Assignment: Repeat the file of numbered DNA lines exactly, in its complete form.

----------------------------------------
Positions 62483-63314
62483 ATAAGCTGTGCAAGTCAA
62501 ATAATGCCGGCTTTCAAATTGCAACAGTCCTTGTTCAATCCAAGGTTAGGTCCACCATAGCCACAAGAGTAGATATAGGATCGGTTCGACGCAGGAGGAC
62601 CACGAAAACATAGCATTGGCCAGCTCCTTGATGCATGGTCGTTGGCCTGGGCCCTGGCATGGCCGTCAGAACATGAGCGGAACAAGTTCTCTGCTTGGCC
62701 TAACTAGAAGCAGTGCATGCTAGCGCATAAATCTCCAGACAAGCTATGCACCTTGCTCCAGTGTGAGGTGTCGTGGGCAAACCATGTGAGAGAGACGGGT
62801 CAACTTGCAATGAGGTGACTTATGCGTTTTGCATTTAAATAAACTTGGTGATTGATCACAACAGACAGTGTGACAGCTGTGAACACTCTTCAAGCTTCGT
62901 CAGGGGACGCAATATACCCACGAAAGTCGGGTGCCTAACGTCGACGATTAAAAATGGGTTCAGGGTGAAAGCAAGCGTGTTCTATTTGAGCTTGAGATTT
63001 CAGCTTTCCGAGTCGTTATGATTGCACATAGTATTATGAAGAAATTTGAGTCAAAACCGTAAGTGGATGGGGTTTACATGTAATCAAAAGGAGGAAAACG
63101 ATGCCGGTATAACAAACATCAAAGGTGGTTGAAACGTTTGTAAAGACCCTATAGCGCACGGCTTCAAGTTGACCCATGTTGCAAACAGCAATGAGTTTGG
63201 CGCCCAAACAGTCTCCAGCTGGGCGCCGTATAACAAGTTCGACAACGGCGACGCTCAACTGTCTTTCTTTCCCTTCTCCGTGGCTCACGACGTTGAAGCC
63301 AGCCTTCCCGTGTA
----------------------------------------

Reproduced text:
Positions 62483-63314
62483 ATAAGCTGTGCAAGTCAA
62501 ATAATGCCGGCTTTCAAATTGCAACAGTCCTTGTTCAATCCAAGGTTAGGTCCACCATAGCCACAAGAGTAGATATAGGATCGGTTCGACGCAGGAGGAC
62601 CACGAAAACATAGCATTGGCCAGCTCCTTGATGCATGGTCGTTGGCCTGGGCCCTGGCATGGCCGTCAGAACATGAGCGGAACAAGTTCTCTGCTTGGCC
62701 TAACTAGAAGCAGTGCATGCTAGCGCATAAATCTCCAGACAAGCTATGCACCTTGCTCCAGTGTGAGGTGTCGTGGGCAAACCATGTGAGAGAGACGGGT
62801 CAACTTGCAATGAGGTGACTTATGCGTTTTGCATTTAAATAAACTTGGTGATTGATCACAACAGACAGTGTGACAGCTGTGAACACTCTTCAAGCTTCGT
62901 CAGGGGACGCAATATACCCACGAAAGTCGGGTGCCTAACGTCGACGATTAAAAATGGGTTCAGGGTGAAAGCAAGCGTGTTCTATTTGAGCTTGAGATTT
63001 CAGCTTTCCGAGTCGTTATGATTGCACATAGTATTATGAAGAAATTTGAGTCAAAACCGTAAGTGGATGGGGTTTACATGTAATCAAAAGGAGGAAAACG
63101 ATGCCGGTATAACAAACATCAAAGGTGGTTGAAACGTTTGTAAAGACCCTATAGCGCACGGCTTCAAGTTGACCCATGTTGCAAACAGCAATGAGTTTGG
63201 CGCCCAAACAGTCTCCAGCTGGGCGCCGTATAACAAGTTCGACAACGGCGACGCTCAACTGTCTTTCTTTCCCTTCTCCGTGGCTCACGACGTTGAAGCC
63301 AGCCTTCCCGTGTA